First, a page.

Campus briefs


Applicants sought for Engage Detroit Workshops funding

Proposals are being sought for the 2024 Engage Detroit Workshops grant program that supports new workshops or speaker series on a topic connecting the University of Michigan with Detroit communities. The program is preparing for its third year and building on previous years’ success. The Office of the Vice Provost for Engaged Learning will provide up to $15,000 per awarded workshop or speaker series proposal. Applicants are asked to identify a theme for their proposed event or events that are relevant to Detroit constituencies. The submission deadline is March 3. “So many people are doing great work in the Detroit community and this opportunity allows for work to continue, it also helps us uncover projects we didn’t know existed and give credit to those involved,” said Valeria Bertacco, vice provost for engaged learning. Eligible applicant teams should comprise groups of up to three faculty and/or staff members affiliated with differing academic units on the Ann Arbor and Dearborn campus, and who are currently involved in community-engaged work in Detroit. Interdisciplinary teams and proposals that involve students and community partners are encouraged to apply. Learn more about Engage Detroit Workshops and download the request for proposals.

University begins alcohol sales at Crisler Center, Yost Ice Arena

The athletics department has been approved for state liquor licenses and has begun offering the sale of alcohol at events in Crisler Center and Yost Ice Arena. In October, the Board of Regents approved alcohol sales in select U-M athletic facilities, following bipartisan legislation enacted last summer, which permits such licensed sales at university athletic competitions in the state. The regulatory features to ensure a safe and enjoyable experience for all fans for all events will include all patrons being required to show ID at every purchase, and each transaction will have a limit of two alcoholic beverages per legal drinking age guest. Implementation for potential alcohol sales at Michigan Stadium will be considered after reviewing data and the experiences at the other two venues. Read more about this development.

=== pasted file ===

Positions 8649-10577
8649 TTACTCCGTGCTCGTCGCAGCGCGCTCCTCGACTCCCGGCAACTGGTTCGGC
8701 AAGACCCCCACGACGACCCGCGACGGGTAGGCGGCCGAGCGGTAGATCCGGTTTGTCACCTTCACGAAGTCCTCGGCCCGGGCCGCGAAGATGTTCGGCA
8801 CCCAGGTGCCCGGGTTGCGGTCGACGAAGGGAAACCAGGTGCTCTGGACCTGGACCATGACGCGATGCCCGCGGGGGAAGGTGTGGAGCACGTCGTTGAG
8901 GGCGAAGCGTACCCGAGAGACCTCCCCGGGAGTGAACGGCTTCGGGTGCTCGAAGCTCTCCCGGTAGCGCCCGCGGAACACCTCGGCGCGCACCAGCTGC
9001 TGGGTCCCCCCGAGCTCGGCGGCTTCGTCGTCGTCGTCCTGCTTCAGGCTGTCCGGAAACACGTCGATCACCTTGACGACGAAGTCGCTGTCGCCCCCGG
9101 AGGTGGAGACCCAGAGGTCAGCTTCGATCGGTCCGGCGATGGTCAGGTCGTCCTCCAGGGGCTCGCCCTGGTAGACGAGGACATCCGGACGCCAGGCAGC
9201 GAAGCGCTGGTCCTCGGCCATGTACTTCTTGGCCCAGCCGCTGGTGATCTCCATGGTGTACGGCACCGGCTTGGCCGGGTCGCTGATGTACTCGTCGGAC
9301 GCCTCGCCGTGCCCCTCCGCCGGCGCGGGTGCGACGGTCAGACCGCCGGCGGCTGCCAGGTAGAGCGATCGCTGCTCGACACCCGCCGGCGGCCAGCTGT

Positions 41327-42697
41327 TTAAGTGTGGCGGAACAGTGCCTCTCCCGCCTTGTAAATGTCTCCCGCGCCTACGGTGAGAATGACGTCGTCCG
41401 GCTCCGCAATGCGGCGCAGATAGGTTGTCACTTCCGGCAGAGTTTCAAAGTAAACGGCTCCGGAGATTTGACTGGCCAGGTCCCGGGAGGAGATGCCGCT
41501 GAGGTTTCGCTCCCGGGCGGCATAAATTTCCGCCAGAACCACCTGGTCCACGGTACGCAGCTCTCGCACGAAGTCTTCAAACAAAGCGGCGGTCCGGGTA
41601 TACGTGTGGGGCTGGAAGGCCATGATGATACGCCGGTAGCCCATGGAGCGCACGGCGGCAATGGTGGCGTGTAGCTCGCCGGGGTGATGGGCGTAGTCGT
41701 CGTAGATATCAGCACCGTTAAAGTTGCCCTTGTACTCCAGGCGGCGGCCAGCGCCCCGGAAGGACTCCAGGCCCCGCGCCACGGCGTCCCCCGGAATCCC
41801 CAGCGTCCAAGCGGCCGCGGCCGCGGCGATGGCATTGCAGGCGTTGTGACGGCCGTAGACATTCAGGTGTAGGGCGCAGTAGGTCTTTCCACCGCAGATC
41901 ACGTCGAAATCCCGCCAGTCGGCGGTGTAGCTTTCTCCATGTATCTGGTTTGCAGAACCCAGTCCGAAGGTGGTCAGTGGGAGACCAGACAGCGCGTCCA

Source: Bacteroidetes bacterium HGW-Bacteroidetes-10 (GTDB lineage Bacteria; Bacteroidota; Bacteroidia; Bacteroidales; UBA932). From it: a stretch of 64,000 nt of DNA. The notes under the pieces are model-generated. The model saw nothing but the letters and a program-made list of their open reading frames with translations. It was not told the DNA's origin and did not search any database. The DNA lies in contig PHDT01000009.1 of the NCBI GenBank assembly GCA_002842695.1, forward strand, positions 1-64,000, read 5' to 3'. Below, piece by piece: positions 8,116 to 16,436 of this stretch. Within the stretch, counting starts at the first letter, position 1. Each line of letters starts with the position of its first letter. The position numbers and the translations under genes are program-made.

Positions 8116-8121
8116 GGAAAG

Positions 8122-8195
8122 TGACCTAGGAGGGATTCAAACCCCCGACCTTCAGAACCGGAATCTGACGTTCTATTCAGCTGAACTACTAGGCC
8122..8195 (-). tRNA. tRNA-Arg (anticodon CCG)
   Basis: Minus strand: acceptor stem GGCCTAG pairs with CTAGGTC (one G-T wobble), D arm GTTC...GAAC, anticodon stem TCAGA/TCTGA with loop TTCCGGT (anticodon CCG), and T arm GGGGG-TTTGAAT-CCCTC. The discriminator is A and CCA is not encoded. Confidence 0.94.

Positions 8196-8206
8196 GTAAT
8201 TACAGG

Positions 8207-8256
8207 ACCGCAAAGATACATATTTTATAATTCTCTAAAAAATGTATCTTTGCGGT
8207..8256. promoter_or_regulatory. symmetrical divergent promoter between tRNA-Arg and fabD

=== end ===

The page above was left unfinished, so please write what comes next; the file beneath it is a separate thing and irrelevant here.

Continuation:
REMINDER: President’s international education award nominations due Feb. 9

Nominations are due Feb. 9 for the President’s Award for Distinguished Service in International Education, recognizing faculty and staff who advance international education for U-M students. The purpose of this award is to recognize and celebrate the extraordinary efforts of our faculty and staff who advance international education for U-M students. Up to two recipients are selected each year. Eligible for nomination are all active U-M faculty and staff members, on all three campuses, who meet the selection criteria, which include: sustained commitment and dedication to international education for U-M students; specific accomplishments in U-M international education; and leadership in the field of international education, either on campus or beyond. Individual award nominations will be reviewed by a faculty/staff screening committee. Learn more about how to submit a nomination.

Projects gets up to $11.5M for eco-friendly control over ice and snow

New, nontoxic materials could one day keep solar panels and airplane wings ice-free, or protect first responders from frostbite and more, thanks to a new University of Michigan-led project funded with up to $11.5 million by the Defense Advanced Research Projects Agency. The research team, which includes researchers from Raytheon Technologies, North Dakota State University and the University of Minnesota, will study biological molecules used by other living things to survive freezing temperatures. Existing materials used to accomplish these feats come with serious downsides. For instance, road salts prevent pavements and streets from freezing but also corrode concrete and enter natural freshwaters through runoff, to the detriment of aquatic life. The project aims to find molecules that can be used to manipulate ice and snow in several ways, including changing the temperature at which water freezes, increasing and decreasing how strongly ice adheres to surfaces, changing the structure of the formed ice and inhibiting or encouraging ice crystals to grow on surfaces. Read more about this project.

More Americans support government assistance for elder care

Prior to the pandemic, the majority of American adults thought that families should be responsible for the daily care of older adults — and that families should cover the cost of this care. But there is a small sea change in that way of thinking, a U-M researcher said. Demographer and sociologist Sarah Patterson, along with Adriana Reyes of Cornell University, used data from the General Social Survey to determine how Americans’ attitudes toward elder care have changed over time. The data was drawn from about 2,400 survey respondents 18 and older. They found that by 2022, more Americans felt government agencies should be providing help in caring for older adults — both financially and in providing support for daily tasks such as grocery shopping or laundry. In 2012, 61% of Americans believed that families should provide care for older family members. By 2022, only 48% of Americans felt this way. Over the same time, Americans’ support for government assistance nearly doubled, from 13% to 25%. Read more about this research.

Compiled by James Iseler, The University Record


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